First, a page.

Frederick youth turns getting clean into fun, business -- Gazette.Net







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Most 7-year-olds prefer “iCarly” and “SpongeBob Squarepants” when they get the remote control. But Frederick’s Julia Schillaci favors the business-related “Shark Tank” on ABC.

It was her love of the show that prompted her to create her own company — SoapPrizes, which sells soaps in fun shapes, such as watermelon slices and building blocks, as well as soaps with toys embedded inside, like erasers and rubber ducks.

Julia and her mom, Beth started the company last year, and really got rolling in October, Beth said. Currently, the soaps are available at Frederick’s Dancing Bear Toys and Gifts, but the company is looking to expand a further into the wholesale market in the near future, Beth said.

She said she buys the soap in unscented form in 24 pound bricks, and melts it down to create their bars of soap. Some, like the cupcakes, get coloring and scent; others stay unscented. The soaps range in price from $2 for small party favors to $8 for larger bars.

For Julia, the notion that she could have her own company seemed a little farfetched to some of her second-grade classmates. But they changed their tune when they saw her products.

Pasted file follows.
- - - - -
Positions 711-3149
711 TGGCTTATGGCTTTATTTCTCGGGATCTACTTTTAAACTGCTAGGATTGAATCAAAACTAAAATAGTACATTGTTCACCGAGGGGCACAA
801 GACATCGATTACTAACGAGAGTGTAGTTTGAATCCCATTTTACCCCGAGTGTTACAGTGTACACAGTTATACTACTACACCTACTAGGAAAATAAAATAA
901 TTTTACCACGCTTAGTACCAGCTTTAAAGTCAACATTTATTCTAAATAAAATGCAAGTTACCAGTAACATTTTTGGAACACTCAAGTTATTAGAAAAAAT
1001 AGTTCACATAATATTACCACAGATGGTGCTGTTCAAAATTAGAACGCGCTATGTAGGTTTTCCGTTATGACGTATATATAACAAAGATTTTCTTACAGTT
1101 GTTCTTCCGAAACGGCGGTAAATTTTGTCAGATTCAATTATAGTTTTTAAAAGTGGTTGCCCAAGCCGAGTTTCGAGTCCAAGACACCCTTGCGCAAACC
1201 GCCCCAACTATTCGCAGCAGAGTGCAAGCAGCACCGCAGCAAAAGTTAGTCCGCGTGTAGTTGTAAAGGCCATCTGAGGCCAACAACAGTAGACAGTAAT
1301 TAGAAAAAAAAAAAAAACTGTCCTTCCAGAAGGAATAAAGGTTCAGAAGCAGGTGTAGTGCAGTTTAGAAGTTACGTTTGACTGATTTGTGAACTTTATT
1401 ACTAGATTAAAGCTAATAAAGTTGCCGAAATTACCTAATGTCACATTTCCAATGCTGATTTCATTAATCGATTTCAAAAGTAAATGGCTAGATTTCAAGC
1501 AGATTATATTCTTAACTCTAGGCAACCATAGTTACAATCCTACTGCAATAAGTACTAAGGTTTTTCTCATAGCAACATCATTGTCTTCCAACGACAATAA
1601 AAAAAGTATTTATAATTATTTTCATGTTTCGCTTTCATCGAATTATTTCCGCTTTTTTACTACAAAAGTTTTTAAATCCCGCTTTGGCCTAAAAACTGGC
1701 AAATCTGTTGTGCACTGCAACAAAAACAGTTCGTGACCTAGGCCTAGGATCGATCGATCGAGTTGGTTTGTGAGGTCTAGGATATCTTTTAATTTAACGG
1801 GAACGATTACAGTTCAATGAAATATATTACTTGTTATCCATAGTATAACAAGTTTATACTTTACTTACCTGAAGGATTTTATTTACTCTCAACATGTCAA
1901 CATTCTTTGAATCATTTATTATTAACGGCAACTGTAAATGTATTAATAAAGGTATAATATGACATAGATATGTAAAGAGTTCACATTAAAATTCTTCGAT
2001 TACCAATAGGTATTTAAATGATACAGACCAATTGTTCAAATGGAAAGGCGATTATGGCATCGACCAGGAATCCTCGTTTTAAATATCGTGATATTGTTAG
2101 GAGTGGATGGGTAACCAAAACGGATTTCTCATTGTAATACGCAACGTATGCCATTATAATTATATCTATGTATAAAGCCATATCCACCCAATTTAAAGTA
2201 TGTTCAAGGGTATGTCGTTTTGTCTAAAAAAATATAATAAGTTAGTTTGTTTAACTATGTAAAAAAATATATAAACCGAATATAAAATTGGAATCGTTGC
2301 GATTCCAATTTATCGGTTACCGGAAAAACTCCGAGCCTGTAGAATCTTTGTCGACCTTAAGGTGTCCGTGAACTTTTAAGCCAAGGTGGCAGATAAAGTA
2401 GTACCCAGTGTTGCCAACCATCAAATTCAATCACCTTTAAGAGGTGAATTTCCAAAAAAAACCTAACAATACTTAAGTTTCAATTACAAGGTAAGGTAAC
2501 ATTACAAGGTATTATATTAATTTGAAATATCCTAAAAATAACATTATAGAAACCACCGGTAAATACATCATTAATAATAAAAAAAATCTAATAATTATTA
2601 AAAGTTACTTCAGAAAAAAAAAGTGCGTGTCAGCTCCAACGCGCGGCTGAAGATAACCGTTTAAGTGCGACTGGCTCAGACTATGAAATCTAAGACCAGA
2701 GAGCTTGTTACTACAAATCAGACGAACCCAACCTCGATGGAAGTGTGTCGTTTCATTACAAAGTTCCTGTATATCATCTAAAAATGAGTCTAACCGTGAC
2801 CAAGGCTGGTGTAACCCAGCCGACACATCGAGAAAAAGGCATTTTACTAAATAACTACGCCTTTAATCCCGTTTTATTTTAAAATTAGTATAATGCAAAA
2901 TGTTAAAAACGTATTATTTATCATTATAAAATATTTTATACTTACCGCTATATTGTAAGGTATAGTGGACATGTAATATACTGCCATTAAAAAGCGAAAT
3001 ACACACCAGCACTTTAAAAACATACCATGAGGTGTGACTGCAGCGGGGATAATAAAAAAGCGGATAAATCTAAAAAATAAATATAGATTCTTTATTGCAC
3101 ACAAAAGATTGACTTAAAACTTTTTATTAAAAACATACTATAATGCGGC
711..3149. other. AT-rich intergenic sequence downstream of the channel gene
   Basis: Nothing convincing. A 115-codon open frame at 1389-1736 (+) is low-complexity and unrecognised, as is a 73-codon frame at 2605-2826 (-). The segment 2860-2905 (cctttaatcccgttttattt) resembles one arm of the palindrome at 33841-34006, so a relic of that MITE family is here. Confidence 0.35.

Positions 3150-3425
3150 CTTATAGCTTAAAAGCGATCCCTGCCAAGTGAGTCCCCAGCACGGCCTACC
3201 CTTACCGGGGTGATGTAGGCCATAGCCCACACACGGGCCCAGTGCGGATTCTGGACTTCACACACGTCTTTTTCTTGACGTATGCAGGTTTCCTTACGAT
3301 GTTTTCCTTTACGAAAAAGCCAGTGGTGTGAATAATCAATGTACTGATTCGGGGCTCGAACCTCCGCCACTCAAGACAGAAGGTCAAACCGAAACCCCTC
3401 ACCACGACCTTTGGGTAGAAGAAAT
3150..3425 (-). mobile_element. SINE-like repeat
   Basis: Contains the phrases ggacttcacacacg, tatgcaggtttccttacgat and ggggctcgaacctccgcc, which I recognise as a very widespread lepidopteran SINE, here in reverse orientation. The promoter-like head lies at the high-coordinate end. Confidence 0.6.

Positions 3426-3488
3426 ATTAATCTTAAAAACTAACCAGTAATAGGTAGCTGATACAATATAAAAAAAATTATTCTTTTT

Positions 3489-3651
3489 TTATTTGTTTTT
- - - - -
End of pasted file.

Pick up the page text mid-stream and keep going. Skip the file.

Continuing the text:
Beth asked that Julia’s school not be disclosed.

“At first they didn’t believe me,” Julia said, adding she brought in soaps at Christmas. “For the boys that I heard from, they loved their LEGO soaps. They all said ‘These are so cool!’”

The boys in her class aren’t the only ones who’ve taken notice. Julia received the Youth Entrepreneur Award from the Entrepreneur Council of Frederick County on June 7, and was recognized by Gov. Martin O’Malley (D) after the Pinterest Business Pitch Competition.

But not everything they make sells well. At Christmas, the pair decided to package black soap in bags like lumps of coal. Although it didn’t sell as well as they’d hoped, the “coal” was repurposed into seeds for their watermelon soap, which sells much better.

“One of the nice things about soap is you can re-melt and reuse it,” Beth said.

Julia said her favorite part of the soap creation is seeing finished soaps come out of the molds. The watermelon soap is layered in an opaque mold about the size of a loaf pan, so they weren’t able to see how it turned out until it had hardened and was ready for slicing into bar sizes.

“We can’t see it through [the mold] but when we do get to see it, it’s like ‘Wow, this is so cool!’” she said. “It’s like a science experiment. You don’t know how it’s going to turn out.”

The soap’s primary seller also is a big fan of the product.

Tom England, the owner of Dancing Bear Toys, 12 N. Market St., Frederick, said he and his wife, Marlene, were instantly in love with the soaps when they saw them.

“It is an awesome idea,” he said. “When we saw it, I was like ‘You’ve got to be kidding me. What a great concept.’”

England said the soaps have been a big hit in the store, with regular sales.

“It has really kicked in for teacher gifts,” England said. “It sells on a very consistent basis. One of her two most popular for us are the duck soaps, and the other is the watermelon soap.”